Are there enough raw materials? Pfizer and Moderna need more lipids, the fatty nanoparticles that encase their fragile mRNA molecules. The FDA approved lipids as a drug-delivery system only three years ago, as part of a treatment for a genetic disease that affects some 50,000 people worldwide. Unsurprisingly, the pharma industry was in no way prepared to suddenly supply nanoparticles for billions of COVID shots. Pfizer and Moderna are sourcing the material from the few companies in the U.S. and Europe that produce lipids, and are helping those firms scale up the complex manufacturing process. Both the Trump and Biden administrations invoked the Defense Production Act to give Pfizer and Moderna priority for lipids, and also used the Korean War–era law to address a shortage of glass vials needed to hold the finished vaccines.
What else is the federal government doing? The Biden administration has helped factories secure much-needed machinery, tubing, and filtration systems. Officials have also scoured the country for additional manufacturing capacity and last week brokered a historic deal under which the government will pay pharma giant Merck $269 million to devote two of its facilities to producing Johnson & Johnson's vaccine. "This is the type of collaboration between companies we saw in World War II," said Biden. One Merck location will ferment the vaccine, potentially doubling supply, and the other will provide "fill-finish" services. Setting up those facilities will take several months, but could aid with the production of booster shots that might be needed to tackle variants later this year.
Are other firms collaborating? Yes, but it's not as simple as "giving a recipe to another restaurant," said John Grabenstein of the Immunization Action Coalition. "That 'recipe' is thousands of pages long." Each facility that works on a component of a vaccine needs regulatory approval to perform that specific function. Despite these hurdles, Pfizer has struck deals with 10 partners worldwide, including French giant Sanofi and Swiss firm Novartis. Sanofi will also help J&J fill vials in Europe. Those working day and night at vaccine factories know the importance of their work. "It's a dream project," said Chaz Calitri, who leads the vaccine program at Pfizer's Kalamazoo plant. "But at the same time, it's the weight of the world."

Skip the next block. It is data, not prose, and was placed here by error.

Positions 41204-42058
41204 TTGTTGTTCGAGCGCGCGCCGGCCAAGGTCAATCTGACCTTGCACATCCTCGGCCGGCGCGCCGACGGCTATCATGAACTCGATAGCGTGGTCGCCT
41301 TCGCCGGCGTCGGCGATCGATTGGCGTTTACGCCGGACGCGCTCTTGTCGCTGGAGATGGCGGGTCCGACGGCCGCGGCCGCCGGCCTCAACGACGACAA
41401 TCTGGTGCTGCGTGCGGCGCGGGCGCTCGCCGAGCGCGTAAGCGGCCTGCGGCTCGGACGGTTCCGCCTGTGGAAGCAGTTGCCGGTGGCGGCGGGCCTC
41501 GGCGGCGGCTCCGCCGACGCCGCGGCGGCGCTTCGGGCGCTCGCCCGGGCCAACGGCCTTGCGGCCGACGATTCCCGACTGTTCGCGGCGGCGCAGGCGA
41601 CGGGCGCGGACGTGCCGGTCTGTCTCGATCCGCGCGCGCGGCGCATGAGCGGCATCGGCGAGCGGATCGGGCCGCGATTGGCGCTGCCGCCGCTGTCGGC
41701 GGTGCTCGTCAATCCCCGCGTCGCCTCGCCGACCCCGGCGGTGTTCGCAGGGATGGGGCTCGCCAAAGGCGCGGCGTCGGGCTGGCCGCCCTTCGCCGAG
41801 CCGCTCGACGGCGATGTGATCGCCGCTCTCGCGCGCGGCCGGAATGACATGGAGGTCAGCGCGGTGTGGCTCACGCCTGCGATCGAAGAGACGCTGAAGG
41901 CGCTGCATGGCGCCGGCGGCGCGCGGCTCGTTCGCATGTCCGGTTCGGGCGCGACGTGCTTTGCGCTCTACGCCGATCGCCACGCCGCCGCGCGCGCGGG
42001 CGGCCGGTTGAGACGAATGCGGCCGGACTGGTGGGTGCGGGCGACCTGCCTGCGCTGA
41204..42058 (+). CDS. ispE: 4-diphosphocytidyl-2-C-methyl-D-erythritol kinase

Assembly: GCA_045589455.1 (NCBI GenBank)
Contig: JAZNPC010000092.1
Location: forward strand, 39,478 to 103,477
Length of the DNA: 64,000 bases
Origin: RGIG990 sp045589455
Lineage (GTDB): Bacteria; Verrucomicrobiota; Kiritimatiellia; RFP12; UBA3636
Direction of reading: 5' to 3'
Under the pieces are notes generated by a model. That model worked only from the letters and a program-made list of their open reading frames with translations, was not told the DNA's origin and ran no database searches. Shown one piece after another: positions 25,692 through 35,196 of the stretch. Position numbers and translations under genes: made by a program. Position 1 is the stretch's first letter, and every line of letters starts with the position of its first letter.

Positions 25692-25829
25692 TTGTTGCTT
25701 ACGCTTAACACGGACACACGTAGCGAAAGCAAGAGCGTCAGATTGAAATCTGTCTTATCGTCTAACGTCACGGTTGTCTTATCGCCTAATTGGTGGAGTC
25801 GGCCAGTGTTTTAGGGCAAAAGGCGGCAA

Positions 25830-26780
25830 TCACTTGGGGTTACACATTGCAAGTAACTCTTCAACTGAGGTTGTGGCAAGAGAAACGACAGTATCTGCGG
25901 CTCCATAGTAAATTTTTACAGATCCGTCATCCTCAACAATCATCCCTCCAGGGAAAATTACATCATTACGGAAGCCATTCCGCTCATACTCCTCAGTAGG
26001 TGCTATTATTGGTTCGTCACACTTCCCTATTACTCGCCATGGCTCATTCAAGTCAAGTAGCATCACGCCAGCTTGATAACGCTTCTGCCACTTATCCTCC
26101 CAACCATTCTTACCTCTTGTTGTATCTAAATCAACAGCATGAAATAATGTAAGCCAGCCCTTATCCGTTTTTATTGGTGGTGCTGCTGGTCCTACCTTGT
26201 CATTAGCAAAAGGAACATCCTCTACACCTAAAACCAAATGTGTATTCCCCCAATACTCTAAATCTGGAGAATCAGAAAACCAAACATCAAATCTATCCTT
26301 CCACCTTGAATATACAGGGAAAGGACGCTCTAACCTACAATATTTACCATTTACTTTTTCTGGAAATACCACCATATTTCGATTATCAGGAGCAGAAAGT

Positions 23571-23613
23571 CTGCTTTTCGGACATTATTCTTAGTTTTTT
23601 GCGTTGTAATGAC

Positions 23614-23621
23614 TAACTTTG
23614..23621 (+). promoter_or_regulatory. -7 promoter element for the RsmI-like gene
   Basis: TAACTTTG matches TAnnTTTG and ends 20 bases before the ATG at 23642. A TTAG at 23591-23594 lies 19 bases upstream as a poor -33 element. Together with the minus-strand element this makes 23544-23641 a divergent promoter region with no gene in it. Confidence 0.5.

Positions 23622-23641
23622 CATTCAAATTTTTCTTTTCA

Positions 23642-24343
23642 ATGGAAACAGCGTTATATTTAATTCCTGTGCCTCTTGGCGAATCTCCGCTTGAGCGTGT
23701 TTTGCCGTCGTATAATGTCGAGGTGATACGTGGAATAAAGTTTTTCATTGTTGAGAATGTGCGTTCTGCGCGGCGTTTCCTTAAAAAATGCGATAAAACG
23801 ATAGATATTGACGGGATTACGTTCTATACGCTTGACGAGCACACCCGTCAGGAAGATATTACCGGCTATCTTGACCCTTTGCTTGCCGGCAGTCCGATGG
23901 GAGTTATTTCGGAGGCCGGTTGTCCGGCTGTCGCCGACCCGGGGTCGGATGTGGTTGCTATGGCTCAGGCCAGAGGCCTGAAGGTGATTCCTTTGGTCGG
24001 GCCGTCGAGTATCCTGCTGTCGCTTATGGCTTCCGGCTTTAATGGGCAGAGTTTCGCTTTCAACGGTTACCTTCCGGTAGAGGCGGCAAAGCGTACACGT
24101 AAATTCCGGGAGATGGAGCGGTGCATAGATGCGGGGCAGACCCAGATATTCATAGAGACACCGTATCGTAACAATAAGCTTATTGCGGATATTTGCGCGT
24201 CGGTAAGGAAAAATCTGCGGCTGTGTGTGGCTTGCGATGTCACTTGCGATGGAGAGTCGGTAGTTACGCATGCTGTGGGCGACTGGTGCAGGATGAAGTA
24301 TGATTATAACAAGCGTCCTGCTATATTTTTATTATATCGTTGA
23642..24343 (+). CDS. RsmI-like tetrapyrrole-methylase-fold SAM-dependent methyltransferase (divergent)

Calling all vaccinators With a steadily rising number of vaccine doses being shipped each week, many states are now reporting a different kind of shortage: people to give shots. Volunteer vaccinators must be current or retired medical professionals and the training requirements vary by state — even those skilled in giving jabs sometimes have to take online refresher courses that can last six hours. To fill out the workforce, some states are recruiting dentists, pharmacy interns, paramedics, medical students, and trainee nurses. The Pentagon has also deployed more than 1,000 active-duty service members to help staff Federal Emergency Management Agency mass-vaccination sites. Katie Croft-Walsh, a 65-year-old lawyer who'd previously worked as a registered nurse, recently volunteered at a vaccination center in San Antonio. The patients receiving jabs were "very kind and nice," she says. "It made me remember why I went into nursing in the first place."
This article was first published in the latest issue of The Week magazine. If you want to read more like it, you can try six risk-free issues of the magazine here.